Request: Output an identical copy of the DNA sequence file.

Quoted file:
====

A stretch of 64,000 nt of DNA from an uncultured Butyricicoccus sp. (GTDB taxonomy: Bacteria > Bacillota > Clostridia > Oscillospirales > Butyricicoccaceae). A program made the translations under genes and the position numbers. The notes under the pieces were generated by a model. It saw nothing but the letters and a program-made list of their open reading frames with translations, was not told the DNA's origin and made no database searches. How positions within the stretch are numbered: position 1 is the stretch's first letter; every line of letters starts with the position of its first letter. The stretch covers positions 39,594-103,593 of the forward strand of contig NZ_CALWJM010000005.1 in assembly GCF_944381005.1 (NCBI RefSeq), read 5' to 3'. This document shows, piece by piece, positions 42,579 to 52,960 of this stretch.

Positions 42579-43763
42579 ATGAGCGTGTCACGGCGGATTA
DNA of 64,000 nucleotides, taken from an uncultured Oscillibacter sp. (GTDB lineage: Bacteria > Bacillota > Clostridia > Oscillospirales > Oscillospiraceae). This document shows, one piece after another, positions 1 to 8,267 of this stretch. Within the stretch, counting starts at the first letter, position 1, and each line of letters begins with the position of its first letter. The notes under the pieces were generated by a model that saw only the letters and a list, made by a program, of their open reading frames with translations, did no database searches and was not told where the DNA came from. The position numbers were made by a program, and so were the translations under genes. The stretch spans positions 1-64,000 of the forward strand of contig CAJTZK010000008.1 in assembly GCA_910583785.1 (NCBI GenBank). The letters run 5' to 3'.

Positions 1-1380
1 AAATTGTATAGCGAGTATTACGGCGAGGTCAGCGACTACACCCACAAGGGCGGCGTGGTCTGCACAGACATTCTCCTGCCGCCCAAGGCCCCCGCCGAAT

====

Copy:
A stretch of 64,000 nt of DNA from an uncultured Butyricicoccus sp. (GTDB taxonomy: Bacteria > Bacillota > Clostridia > Oscillospirales > Butyricicoccaceae). A program made the translations under genes and the position numbers. The notes under the pieces were generated by a model. It saw nothing but the letters and a program-made list of their open reading frames with translations, was not told the DNA's origin and made no database searches. How positions within the stretch are numbered: position 1 is the stretch's first letter; every line of letters starts with the position of its first letter. The stretch covers positions 39,594-103,593 of the forward strand of contig NZ_CALWJM010000005.1 in assembly GCF_944381005.1 (NCBI RefSeq), read 5' to 3'. This document shows, piece by piece, positions 42,579 to 52,960 of this stretch.

Positions 42579-43763
42579 ATGAGCGTGTCACGGCGGATTA
DNA of 64,000 nucleotides, taken from an uncultured Oscillibacter sp. (GTDB lineage: Bacteria > Bacillota > Clostridia > Oscillospirales > Oscillospiraceae). This document shows, one piece after another, positions 1 to 8,267 of this stretch. Within the stretch, counting starts at the first letter, position 1, and each line of letters begins with the position of its first letter. The notes under the pieces were generated by a model that saw only the letters and a list, made by a program, of their open reading frames with translations, did no database searches and was not told where the DNA came from. The position numbers were made by a program, and so were the translations under genes. The stretch spans positions 1-64,000 of the forward strand of contig CAJTZK010000008.1 in assembly GCA_910583785.1 (NCBI GenBank). The letters run 5' to 3'.

Positions 1-1380
1 AAATTGTATAGCGAGTATTACGGCGAGGTCAGCGACTACACCCACAAGGGCGGCGTGGTCTGCACAGACATTCTCCTGCCGCCCAAGGCCCCCGCCGAAT